4. The things we can and can’t see can sometimes be confusing, even for us.
I can’t always explain why I can’t figure out what a picture that someone texts me is, but I can read the print caption that goes along with the photo. Perhaps it has something to do with the visual memory of letters and how my brain fills in the gaps, even when parts of those letters are missing. Or maybe it’s the contrast or the size and color of the photo that makes a difference. Whatever it is, it can be difficult to explain to people and could even appear phony, like I have “selective sight,” but anyone who knows me well understands and doesn’t give it a second thought.
My younger sister, who works on a cruise ship, overheard one of her co-workers complaining about a passenger who had requested vision-related assistance but then appeared to be looking at something. The co-worker assumed the person was lying about their poor eyesight, but my sister grew up watching her two older twin sisters with vision loss and quickly told her co-worker the passenger might need help seeing some things but not others.
Vision loss isn’t always a concrete, black and white picture for people losing their sight. Take colors for example. I can identify most colors in a general sense but often can’t distinguish between blue and green, red and orange, purple and brown or even between yellow and white.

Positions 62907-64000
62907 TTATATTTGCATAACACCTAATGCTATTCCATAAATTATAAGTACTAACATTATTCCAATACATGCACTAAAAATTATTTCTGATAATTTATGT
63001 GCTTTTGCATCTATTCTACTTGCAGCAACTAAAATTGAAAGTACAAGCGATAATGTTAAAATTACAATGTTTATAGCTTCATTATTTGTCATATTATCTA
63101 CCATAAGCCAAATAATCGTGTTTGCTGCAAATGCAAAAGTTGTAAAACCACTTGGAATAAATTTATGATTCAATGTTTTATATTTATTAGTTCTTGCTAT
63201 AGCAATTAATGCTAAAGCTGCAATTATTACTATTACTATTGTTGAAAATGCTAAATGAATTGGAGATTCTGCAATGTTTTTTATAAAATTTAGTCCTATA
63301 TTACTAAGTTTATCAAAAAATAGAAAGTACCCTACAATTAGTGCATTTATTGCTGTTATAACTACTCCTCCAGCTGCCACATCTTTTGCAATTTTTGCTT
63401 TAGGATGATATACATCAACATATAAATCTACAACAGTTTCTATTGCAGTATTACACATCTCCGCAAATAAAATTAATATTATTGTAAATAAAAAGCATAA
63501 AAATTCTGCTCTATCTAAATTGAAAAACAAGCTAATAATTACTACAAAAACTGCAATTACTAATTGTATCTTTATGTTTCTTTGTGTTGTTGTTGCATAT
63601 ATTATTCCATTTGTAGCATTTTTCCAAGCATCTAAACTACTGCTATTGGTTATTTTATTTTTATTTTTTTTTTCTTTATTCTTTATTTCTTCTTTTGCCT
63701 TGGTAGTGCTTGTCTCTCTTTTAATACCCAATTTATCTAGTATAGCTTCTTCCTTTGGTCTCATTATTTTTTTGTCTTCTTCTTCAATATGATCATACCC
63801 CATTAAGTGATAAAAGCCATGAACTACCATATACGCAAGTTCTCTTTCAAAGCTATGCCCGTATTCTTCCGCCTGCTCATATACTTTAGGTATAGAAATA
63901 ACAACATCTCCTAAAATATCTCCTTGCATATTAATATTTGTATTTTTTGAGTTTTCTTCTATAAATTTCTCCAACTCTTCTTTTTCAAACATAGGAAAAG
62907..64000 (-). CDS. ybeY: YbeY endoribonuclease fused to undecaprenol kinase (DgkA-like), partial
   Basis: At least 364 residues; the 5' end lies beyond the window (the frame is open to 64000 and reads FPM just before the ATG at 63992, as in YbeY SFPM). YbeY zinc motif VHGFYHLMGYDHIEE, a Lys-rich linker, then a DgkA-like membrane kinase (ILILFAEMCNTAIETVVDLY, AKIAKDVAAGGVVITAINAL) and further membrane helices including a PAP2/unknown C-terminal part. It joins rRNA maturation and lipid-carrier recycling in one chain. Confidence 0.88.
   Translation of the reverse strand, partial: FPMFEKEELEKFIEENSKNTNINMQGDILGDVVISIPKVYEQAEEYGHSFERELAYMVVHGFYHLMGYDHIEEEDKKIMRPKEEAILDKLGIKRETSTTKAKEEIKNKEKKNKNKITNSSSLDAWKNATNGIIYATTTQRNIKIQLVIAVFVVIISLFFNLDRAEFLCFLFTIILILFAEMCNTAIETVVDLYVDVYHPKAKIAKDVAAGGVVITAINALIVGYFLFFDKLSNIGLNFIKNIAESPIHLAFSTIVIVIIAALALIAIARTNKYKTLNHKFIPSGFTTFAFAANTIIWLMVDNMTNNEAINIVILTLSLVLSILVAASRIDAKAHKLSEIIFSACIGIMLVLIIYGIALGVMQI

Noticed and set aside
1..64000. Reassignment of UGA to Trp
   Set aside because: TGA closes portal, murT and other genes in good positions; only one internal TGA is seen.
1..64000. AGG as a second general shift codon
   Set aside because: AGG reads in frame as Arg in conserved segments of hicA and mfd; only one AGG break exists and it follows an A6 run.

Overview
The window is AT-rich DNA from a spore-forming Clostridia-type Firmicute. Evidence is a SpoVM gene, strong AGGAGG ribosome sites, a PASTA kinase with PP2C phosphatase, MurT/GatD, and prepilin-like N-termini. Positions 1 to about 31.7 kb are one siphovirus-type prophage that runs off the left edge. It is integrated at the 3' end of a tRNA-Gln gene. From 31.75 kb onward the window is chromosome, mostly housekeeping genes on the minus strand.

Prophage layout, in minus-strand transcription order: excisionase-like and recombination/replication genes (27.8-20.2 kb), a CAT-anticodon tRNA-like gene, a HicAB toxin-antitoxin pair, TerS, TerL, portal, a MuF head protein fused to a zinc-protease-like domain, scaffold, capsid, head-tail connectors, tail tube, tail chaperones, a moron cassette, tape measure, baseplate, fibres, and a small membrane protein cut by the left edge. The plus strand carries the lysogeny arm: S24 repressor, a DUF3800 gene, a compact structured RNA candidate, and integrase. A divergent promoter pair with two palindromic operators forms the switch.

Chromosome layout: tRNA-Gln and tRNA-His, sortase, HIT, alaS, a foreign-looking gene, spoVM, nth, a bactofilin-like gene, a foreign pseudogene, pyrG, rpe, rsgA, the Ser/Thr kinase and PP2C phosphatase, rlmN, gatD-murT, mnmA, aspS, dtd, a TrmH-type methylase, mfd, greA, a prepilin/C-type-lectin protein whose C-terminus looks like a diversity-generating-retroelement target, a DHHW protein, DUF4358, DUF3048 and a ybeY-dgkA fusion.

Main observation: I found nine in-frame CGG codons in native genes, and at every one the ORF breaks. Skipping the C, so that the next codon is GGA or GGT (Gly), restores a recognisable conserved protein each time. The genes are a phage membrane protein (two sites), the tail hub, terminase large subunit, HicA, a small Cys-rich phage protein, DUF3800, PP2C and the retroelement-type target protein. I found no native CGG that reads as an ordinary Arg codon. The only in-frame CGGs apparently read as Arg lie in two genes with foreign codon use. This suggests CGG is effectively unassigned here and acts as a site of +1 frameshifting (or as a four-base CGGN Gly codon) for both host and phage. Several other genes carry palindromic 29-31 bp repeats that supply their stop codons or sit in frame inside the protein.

5. We can have “bad” and “good” vision days.
Sometimes it depends on how sunny or cloudy it is outside. Other times it depends on eye strain, the time of day, lighting inside versus outside and even how many trees or landscaping are around casting shadows, causing my eyes to play lots of tricks on me.
6. It’s not something I dwell on daily.
Gradual degeneration is a lot like aging. You don’t look in the mirror every single day, inspecting every new wrinkle, exclaiming, “I’m getting older!” — just like I don’t stare at eye charts constantly, noticing every little change.